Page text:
Eustache portrays himself, with the character of Alexandre, as a maladjusted, narcissistic and pretentious dandy who often takes himself too seriously. But he also has moments of insight and while his ramblings can sometimes be ridiculous, he can also be very sensitive and poetic.
The film starts and ends with Alexandre proposing marriage – to Gilberte during the first scene (séquence zéro) and to Veronika in the final scene (dernière séquence). La maman has a refined sense of humour.
“That must be what freedom is.” When Alexandre, in his singular, slightly strange elocution comes to this conclusion, it is five in the morning. Véronika and Alexandre are in bed. They have made love in Marie’s bed, again. It is their second night together while Marie is in London for a few days. Véronika talks about a past lover and the things he would do and say. Alexandre puts on a song by Frehel, La chanson des fortifs (1938). He is haunted by times long gone, and the songs he plays throughout the film reflect his nostalgic mood, his desire for a past era and his malaise with the times in which he finds himself living, with the contemporary.14 Alexandre hums and sings along joyfully. Véronika responds to his song by singing a song herself, entitled Tout simplement. She stops and says, “Vous me gênez,” one of the only unscripted moments in the film.15
Then Alexandre turns on the radio, for it is the time of le prédicateur du petit matin (the preacher of the small hours). The preacher has already started his monologue, and they listen attentively. Alexandre reveals that he often listens to him. He is fascinated by this voice that exists only as a voice for him, of which he has no image. The preacher always ends in the same way, which Alexandre knows by heart and repeats, imitating the preacher’s heavy foreign accent: “So, my friends, this is Dipar Apartian speaking and saying: goodbye and see you soon.”16 The preacher, it seems, is an Armenian by descent and speaks French with a very strange and heavy foreign accent.17 After this passage of borrowed, declaimed, recited, and sung words, Alexandre proposes to go to Le Mahieu, a bistrot on boulevard Saint-Michel that opens at 5:25 AM, because at this hour, he claims, there are wonderful people, people who talk like books, like dictionaries. “When they pronounce a word, they define it.”18 Alexandre stresses that it is not jargon, such as one reads in Le Monde or Le Nouvel Observateur, but, it seems, a way of speaking of common people or foreigners. He gives an example, concerning an Arab man, who, while speaking, would detach every syllable. He imitates the Arab, and confesses he wishes he could talk like that. He repeats the phrase of the Arab, but now without imitating the accent of the Arab. Then he says, “To speak with the words of others, that’s what I would like, that must be what freedom is.”
Speaking with the words of others, imitating others, and doubles, are mentioned throughout the film. In Séquence 2, the imitator is considered better than the original. Alexandre’s friend puts on a record by Zarah Leander. “You know this. She’s the singer the Germans tried to launch... to replace Marlene Dietrich after she left. And like all imitators, she’s better than the original. Nothing can stop her. She’s every bit as good.”19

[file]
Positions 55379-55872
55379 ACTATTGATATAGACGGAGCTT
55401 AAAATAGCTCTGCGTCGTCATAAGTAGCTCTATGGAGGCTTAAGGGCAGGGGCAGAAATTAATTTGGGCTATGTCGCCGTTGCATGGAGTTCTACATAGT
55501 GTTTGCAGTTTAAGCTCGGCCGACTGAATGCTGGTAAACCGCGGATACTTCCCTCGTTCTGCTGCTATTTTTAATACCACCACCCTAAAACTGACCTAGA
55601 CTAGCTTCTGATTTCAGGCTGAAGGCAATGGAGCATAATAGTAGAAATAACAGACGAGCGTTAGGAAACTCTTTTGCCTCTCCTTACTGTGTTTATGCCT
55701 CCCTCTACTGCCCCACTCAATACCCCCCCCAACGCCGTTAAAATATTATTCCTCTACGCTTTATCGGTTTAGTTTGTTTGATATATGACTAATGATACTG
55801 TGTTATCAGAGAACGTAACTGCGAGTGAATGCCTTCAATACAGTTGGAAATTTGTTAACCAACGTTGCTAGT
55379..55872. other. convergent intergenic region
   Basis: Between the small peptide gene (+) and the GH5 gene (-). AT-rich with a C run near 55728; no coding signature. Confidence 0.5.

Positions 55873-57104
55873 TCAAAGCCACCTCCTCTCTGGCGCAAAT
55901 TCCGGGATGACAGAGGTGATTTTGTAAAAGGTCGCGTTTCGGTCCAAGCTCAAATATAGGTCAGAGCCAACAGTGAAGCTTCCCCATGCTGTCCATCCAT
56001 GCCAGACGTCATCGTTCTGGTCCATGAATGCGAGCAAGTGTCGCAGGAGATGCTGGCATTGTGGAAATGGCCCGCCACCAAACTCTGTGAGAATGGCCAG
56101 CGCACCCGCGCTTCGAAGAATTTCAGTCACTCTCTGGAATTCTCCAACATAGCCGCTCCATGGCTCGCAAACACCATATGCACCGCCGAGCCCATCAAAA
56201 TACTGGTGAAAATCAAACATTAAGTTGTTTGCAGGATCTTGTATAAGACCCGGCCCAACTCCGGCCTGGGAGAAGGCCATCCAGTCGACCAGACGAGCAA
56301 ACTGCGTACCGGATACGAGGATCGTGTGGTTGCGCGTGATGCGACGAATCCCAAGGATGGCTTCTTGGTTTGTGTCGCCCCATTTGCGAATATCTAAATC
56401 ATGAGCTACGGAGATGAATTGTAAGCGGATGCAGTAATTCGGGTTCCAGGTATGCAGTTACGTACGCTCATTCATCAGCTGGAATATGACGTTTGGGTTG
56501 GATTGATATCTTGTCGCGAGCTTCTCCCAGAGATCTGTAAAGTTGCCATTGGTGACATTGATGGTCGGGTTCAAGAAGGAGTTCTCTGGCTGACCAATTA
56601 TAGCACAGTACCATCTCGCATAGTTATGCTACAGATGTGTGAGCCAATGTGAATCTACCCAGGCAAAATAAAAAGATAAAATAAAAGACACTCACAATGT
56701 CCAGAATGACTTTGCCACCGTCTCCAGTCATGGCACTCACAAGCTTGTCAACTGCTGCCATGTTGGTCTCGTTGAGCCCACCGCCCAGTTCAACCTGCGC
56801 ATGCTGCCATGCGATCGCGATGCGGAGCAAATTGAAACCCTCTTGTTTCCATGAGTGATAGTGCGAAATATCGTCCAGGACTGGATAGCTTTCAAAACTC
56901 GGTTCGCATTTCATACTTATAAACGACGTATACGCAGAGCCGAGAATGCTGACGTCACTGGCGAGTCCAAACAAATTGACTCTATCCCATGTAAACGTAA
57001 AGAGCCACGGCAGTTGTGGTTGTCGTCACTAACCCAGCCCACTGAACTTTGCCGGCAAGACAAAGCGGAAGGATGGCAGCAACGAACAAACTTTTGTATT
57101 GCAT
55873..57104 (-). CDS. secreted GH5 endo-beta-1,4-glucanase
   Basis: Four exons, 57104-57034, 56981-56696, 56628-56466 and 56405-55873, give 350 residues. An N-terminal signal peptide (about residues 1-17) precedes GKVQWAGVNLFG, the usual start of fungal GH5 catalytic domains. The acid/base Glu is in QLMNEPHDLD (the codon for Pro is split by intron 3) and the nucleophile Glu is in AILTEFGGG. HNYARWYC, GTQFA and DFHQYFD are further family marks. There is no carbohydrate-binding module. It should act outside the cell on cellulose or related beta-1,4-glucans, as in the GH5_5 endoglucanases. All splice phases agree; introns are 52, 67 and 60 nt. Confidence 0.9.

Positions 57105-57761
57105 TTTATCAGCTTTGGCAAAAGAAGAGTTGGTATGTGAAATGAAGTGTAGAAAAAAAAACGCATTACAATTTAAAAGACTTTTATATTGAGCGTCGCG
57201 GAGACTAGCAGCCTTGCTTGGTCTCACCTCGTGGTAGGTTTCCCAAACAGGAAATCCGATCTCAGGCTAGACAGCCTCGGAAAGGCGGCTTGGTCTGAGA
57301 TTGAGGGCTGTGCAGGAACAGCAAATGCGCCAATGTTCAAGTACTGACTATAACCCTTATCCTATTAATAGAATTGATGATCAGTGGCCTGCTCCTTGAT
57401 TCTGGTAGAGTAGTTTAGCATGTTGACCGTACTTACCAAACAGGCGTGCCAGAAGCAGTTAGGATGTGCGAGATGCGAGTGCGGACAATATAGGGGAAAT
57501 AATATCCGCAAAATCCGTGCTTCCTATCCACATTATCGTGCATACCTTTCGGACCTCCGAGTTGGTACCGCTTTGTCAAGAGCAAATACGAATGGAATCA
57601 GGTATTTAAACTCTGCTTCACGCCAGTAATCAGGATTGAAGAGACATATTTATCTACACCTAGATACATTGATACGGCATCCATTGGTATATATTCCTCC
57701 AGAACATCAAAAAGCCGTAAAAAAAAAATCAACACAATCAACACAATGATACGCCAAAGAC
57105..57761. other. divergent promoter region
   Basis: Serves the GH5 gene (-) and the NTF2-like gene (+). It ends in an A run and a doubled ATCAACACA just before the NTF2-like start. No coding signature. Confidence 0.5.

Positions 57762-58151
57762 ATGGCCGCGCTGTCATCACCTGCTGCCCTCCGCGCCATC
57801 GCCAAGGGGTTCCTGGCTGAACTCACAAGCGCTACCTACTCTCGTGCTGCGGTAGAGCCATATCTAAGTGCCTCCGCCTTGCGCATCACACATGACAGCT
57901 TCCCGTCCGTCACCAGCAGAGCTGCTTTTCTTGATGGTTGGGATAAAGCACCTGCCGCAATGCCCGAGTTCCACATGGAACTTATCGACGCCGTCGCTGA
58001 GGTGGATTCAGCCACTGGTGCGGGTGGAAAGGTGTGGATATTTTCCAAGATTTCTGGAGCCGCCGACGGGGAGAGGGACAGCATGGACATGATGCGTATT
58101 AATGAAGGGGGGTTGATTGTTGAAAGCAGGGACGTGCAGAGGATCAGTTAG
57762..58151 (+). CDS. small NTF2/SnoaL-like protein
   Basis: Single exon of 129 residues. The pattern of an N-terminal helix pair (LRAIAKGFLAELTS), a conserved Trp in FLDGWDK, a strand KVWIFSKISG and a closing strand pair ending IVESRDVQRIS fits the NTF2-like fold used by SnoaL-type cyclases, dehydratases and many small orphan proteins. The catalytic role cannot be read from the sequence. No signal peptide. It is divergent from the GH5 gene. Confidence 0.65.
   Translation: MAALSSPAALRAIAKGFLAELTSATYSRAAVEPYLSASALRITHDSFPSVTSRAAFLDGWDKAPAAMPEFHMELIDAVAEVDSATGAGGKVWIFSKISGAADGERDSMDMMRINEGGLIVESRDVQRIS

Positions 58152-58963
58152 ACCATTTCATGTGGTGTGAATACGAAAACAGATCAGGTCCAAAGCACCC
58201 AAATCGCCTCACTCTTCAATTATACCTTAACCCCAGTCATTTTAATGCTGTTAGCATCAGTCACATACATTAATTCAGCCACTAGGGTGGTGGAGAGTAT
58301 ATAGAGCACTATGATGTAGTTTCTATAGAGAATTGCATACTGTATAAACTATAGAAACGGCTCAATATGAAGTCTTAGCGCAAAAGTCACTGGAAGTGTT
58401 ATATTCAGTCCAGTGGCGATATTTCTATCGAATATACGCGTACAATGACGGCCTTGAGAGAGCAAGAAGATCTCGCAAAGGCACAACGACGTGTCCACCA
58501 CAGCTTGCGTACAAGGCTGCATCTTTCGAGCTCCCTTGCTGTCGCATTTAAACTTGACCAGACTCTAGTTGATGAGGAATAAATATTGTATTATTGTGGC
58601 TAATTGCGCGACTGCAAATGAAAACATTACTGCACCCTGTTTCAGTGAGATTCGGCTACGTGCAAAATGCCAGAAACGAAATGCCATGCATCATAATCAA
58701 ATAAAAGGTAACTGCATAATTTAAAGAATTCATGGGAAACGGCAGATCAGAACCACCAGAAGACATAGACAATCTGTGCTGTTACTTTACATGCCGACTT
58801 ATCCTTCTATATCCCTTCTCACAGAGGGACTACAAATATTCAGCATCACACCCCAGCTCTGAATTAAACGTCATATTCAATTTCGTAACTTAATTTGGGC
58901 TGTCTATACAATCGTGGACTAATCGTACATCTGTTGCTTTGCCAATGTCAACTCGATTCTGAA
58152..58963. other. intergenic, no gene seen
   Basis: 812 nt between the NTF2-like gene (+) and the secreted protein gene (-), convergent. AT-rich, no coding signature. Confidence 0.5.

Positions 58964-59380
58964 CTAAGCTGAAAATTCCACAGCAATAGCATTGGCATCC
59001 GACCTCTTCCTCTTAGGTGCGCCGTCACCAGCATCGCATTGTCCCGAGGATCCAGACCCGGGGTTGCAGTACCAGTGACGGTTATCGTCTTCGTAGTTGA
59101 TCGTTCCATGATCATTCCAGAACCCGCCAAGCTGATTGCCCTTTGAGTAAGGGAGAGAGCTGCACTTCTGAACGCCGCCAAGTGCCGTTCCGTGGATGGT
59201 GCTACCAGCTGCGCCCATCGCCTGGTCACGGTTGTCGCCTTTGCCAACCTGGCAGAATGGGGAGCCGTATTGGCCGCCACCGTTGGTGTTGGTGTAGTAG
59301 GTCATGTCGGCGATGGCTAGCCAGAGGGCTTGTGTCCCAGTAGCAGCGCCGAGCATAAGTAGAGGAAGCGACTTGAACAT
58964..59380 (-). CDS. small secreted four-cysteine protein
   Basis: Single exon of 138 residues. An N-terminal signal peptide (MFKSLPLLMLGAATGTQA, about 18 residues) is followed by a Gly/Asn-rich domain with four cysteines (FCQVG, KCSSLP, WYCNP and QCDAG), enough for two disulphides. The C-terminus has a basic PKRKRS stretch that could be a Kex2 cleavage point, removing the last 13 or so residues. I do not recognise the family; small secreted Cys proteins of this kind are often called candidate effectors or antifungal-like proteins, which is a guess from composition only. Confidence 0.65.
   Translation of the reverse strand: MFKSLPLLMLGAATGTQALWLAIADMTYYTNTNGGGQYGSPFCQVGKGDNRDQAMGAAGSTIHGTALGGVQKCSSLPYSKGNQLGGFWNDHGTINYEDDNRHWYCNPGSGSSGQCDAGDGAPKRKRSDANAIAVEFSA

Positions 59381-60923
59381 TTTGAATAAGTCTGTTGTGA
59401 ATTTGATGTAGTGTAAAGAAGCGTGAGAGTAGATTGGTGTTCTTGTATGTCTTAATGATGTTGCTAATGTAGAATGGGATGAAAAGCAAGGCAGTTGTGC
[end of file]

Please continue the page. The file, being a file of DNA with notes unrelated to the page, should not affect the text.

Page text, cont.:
Séquence 17: The double of Jean-Paul Belmondo, the fake Belmondo, has become more real than the real one. Alexandre is talking to a friend, Jessa, in Café de Flore. “Yeah, I’m a big believer in that kind of thing. You remember that guy we used to see in Montparnasse. The Belmondo lookalike they called ‘the fake Belmondo’. At first, the effort he put into looking like the real thing was quite ridiculous. But by sticking to it, he achieved such lookalike perfection that he became more real than the real one. And now the other is the fake one. [...] Now Belmondo is a caricature of his double, his shadow rather than his caricature. When they made the film about ‘William Wilson’, they should have done it with them.”20
We become ourselves through imitation and by looking at others. Becoming oneself and understanding oneself take place in relation to others. Identity is always a borrowed identity, borrowed from others – we always use the words of others. We pretend, invent, and constantly re-write narratives about ourselves and our social relations. “We are what we pretend to be, so we must be careful about what we pretend to be,” wrote Kurt Vonnegut.21 Eustache was well aware of this, and because we are what we pretend, he took pretending seriously.
Séquence 20 A: It is the morning after Véronika and Alexandre have slept together, again. Alexandre, holding in each hand a corner of the blanket, lets himself fall full length on the mattress – making the bed in this expeditious manner. Véronika: “What a strange way to make a bed.” Alexandre: “I saw it in a film. That’s what films are for, to learn how to live, to learn how to make a bed.”22 Here, Alexandre is specifically imitating the burlesque and inventive way that Angela (played by Anna Karina) makes the bed in Une femme est une femme (1962) by Jean-Luc Godard. The dialectic of Eustache consists of template and copy.